I want to tell part of their story because I believe what they are doing is a significant part of the genesis of spiritual awakening.
     
    “When lay renewal first came to my church I was earning my salvation, because nobody discipled me,” Bob Foy shared with me. “I just thought that’s what you did. Lay renewal came, and I got so on fire for God, I thought He was calling me to preach. That’s the only calling I knew.
     
    “But we had a second weekend a year later. A guy stood at the pulpit and said, ‘I’m called by God.’ I said, ‘You’re not a preacher or a missionary.’ Then he talked about what the Holy Spirit was doing in his life as a layman. It made me ask, ‘God, have you called me as an electrician all these years?’ I got a new focus – God can use me with my skills and talents. It totally changed my life.”
     
    Now Foy works with churches that invite a Church Renewal Journey team for a weekend of spiritual challenge. “We’ll put a team together to come to the church at no cost to the church – the team travels at their own expense,” he said.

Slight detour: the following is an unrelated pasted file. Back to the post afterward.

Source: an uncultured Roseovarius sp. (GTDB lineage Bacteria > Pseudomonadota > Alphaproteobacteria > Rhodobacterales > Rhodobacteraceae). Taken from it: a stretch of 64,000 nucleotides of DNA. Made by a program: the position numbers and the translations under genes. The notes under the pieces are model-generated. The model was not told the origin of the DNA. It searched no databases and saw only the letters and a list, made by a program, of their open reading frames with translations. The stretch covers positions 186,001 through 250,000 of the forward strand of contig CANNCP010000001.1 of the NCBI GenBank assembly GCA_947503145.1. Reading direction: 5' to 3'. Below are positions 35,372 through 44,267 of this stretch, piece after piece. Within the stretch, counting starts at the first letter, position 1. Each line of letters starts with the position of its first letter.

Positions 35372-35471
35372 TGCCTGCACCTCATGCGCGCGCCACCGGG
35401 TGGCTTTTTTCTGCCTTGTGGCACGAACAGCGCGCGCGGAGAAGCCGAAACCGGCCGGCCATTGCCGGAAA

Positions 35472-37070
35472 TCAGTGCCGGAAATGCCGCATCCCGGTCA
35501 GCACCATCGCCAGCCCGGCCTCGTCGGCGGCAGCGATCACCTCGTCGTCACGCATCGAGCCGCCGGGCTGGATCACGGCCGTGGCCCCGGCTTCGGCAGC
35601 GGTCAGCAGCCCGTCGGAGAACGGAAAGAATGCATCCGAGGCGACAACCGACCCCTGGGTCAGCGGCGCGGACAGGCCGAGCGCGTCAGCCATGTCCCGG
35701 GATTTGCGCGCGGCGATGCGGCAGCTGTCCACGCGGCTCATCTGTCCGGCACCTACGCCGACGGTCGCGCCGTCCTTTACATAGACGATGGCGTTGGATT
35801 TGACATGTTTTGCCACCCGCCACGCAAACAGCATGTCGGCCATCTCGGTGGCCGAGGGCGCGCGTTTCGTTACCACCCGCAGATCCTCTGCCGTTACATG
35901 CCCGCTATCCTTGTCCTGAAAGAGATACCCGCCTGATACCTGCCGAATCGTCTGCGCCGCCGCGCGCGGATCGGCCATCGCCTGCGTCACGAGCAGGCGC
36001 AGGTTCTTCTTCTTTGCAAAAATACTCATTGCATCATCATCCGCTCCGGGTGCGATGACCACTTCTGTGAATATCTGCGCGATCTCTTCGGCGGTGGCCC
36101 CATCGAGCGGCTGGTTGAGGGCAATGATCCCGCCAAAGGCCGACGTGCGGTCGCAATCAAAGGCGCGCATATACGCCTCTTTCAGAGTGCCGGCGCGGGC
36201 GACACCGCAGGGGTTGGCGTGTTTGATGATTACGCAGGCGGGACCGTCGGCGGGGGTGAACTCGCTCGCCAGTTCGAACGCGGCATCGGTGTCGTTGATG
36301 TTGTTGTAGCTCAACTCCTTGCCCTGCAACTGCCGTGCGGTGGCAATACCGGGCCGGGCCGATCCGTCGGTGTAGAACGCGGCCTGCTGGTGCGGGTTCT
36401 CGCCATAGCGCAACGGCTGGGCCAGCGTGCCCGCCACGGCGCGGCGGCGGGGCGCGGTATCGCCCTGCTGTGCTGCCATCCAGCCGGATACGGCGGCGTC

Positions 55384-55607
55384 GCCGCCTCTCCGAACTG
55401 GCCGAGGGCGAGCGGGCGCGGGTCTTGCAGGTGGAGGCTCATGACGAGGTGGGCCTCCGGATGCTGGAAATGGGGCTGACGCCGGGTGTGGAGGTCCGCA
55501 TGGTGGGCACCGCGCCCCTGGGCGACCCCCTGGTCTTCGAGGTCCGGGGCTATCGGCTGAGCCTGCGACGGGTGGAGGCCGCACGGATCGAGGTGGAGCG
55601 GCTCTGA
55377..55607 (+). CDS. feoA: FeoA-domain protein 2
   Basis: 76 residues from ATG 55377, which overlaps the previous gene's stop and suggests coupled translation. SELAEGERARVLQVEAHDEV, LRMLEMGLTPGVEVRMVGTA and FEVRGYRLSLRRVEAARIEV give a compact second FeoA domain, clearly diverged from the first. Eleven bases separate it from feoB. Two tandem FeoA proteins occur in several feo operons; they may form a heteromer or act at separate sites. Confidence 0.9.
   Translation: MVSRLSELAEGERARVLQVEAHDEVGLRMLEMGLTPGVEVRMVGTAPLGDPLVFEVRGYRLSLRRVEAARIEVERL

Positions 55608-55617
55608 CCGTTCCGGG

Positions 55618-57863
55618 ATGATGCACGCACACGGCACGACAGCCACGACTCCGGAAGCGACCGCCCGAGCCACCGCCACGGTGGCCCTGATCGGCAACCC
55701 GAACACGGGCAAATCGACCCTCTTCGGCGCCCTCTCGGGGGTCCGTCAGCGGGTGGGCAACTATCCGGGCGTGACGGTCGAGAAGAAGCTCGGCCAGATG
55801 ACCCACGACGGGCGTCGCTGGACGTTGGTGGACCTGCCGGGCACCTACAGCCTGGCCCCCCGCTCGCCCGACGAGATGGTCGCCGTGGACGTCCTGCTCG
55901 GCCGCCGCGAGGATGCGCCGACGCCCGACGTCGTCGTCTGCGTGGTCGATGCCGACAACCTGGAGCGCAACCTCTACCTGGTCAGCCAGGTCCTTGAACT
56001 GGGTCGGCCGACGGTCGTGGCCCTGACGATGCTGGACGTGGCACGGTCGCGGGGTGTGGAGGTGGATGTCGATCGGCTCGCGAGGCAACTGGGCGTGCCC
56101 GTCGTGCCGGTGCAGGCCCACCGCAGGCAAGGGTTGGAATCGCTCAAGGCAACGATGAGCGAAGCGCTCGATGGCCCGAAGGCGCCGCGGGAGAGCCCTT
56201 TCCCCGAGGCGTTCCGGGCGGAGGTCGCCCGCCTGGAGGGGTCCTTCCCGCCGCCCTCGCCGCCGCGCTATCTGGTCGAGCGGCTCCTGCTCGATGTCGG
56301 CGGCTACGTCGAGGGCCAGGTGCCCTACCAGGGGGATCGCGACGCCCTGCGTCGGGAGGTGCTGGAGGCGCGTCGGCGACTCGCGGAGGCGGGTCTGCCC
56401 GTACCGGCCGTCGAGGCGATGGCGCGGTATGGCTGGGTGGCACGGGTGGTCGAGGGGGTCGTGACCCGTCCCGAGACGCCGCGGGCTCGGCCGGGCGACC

The team leads a Friday night service, serves all day Saturday and participates in the Sunday morning worship. The team goes home after the morning service, but the church comes back together for Sunday evening to answer the question, “What has God said to us?”
     
    Woodlawn Baptist Church in Conover invited a team several years ago. Pastor Ed Yount said, “In 30 years of ministry and 17 as shepherd of the precious saints at Woodlawn, I cannot recall anything that has impacted me personally and our church family collectively like the Prayer Renewal Weekend.
     
    “The presence of the Lord was evident during the testimonies, worship, teaching, and times of prayer in large and small groups. Each time we prayed I could hear people weeping. ... Sunday evening we had a three-hour service with our people sharing testimonies of how this weekend changed their lives, and no one spoke more than once during the evening. It was incredible as our church family laughed, wept and prayed together.”
     
    Mark Harris, senior pastor of First Baptist Church in Charlotte was also impressed with the impact of a similar weekend in the church. He told Foy, “Your team swept in here on Friday evening, invading this place with expectancy, with energy and with enthusiasm for what God could do. The weeks of prayer and devotion leading up to the weekend were powerful, but I did not fully realize just how powerful they were. ... I have to tell you, I was blown away, ... I sensed God was about to do something unique and powerful.”